The Dressmaker tells the story of a glamorous woman that returns to her small town in rural Australia. With her sewing machine and haute couture style, she transforms the women and exacts sweet revenge on those who did her wrong.
Its always great to see an Australian film being screened and gaining an audience in international waters, especially with people in seats for a mid-week, midday screening. This, however, was probably due to the fact that it’s a period drama set in a location many audiences wouldn’t have experienced or seen much of on the screen, as much of the knowledge of the ‘50s in films stems from American (and less so British) culture. That and the fact that Kate Winslet can pull of a great Australian accent without sounding over the top or fake (despite the fact that it dropped ever so slightly once or twice).
Even though the international audience that I found myself with when I watched this film, and from what I could gather, they did enjoy it as a few laughs did occur, but what question I have is that it doesn’t seem like a very mainstream film and I don’t think it intended to be. However, this doesn’t mean it’s a total indie-type film. Like many films that come from Australia, they’re outrageously and insanely fun, with Hugo Weaving once again donning a variety of flamboyant clothes that would make you think of The Adventures of Priscilla, Queen of the Desert.
Of its large cast, there’s a huge breadth of characters to follow but it’s not like that of Game of Thrones novels where the names might be forgotten over a period of time or one may blend in with another – each has their own distinct personality that you will remember, even if their names have escaped you only momentarily. Because of the large and original cast, the chaos that it creates is all apart of the charisma and quirkiness of the film that will make you fall in love and empathise with Tilly (Kate Winslet) and the townspeople that despise her. The onscreen talent that provide the faces for the townspeople are filled with local talent, some of which international audience’s might recognise (Liam Hemsworth, Hugo Weaving, Judy Davis, and Sarah Snook as examples).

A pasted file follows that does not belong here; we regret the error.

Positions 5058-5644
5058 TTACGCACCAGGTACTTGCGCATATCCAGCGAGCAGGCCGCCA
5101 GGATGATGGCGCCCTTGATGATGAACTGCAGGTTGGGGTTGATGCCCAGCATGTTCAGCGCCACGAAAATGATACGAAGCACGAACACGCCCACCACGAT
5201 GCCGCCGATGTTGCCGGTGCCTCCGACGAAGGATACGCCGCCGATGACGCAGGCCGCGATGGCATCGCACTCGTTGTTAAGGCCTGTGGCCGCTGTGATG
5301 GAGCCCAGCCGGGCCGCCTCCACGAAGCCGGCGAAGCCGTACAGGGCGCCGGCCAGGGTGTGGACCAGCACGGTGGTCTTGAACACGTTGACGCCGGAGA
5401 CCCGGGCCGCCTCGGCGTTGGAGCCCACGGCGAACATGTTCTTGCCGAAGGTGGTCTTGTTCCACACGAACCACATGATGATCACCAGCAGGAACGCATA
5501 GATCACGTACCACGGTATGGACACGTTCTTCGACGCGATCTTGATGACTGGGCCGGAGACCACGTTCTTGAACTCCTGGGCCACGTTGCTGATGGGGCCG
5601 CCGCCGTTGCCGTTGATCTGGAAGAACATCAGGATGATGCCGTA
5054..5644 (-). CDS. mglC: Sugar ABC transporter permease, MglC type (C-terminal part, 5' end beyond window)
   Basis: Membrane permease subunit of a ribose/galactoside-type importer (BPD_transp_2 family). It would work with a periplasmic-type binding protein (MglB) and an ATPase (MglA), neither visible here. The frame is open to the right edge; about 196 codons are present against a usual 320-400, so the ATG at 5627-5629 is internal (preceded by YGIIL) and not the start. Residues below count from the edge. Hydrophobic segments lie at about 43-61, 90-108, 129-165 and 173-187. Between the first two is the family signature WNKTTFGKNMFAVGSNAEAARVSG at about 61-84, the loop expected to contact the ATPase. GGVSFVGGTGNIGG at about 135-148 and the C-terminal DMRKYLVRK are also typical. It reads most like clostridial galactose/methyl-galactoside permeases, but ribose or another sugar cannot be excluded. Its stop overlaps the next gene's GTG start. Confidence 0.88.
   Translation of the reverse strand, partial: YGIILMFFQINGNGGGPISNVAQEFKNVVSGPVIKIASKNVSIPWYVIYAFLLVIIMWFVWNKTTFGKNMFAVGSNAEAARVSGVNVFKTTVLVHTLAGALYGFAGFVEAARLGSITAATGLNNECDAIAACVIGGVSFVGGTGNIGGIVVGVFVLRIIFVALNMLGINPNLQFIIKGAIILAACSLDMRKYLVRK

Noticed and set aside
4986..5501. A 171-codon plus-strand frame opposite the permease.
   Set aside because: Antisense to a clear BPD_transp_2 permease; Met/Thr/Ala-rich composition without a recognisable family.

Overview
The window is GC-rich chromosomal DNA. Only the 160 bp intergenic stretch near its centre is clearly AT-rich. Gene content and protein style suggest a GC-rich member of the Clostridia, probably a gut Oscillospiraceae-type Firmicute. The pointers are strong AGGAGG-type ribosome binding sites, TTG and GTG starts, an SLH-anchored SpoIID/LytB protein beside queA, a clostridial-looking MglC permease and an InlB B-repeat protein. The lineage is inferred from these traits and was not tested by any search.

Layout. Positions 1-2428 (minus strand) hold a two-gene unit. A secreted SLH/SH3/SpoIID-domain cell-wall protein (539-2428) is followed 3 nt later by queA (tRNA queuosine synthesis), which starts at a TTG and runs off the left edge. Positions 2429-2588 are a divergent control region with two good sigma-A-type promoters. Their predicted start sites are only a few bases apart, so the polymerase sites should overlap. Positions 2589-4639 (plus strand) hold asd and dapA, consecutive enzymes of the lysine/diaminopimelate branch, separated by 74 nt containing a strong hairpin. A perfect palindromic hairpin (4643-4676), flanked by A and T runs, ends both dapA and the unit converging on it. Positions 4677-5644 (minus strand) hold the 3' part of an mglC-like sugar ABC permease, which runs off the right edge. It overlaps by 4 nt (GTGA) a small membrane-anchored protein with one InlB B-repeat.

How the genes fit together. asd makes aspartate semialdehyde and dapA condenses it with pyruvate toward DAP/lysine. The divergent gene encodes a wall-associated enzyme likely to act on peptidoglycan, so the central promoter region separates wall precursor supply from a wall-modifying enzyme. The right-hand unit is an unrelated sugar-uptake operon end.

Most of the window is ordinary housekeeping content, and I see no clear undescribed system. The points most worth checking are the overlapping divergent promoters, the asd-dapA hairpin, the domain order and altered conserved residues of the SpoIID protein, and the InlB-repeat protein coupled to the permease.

The pairing of Winslet and Davis works remarkably well with moments of hilarity and tenderness that really makes you believe that they’re actually family although Winslet’s onscreen relationship with Hemsworth character did seem a bit unbelievable or even awkward. Hemsworth seemed to be trying to play a lot older than he seemed and maybe I didn’t see their chemistry but as individual characters, they worked relatively well in their own respects. This also linked to Sarah Snook’s character also as both Hemsworth and Snook are in their mid to late twenties awkwardly playing a lot older compared to Winslet who looked as if she had spent the twenty or so years away to only return home after experience enough of the world.
For international audiences, the location of the film may seem unrealistic and superimposed compared to the fashion that Winslet’s character brought to the screen but rural Australia is exactly what it seems upon screen that provides a less romanticised scene when compared to Baz Lurhman’s well off characters in Australia.
The film started well but maybe was a little bit on the long side and got more and more ridiculous as the film progressed but still an enjoyable watch and a film to get behind in supports of Australian cinema.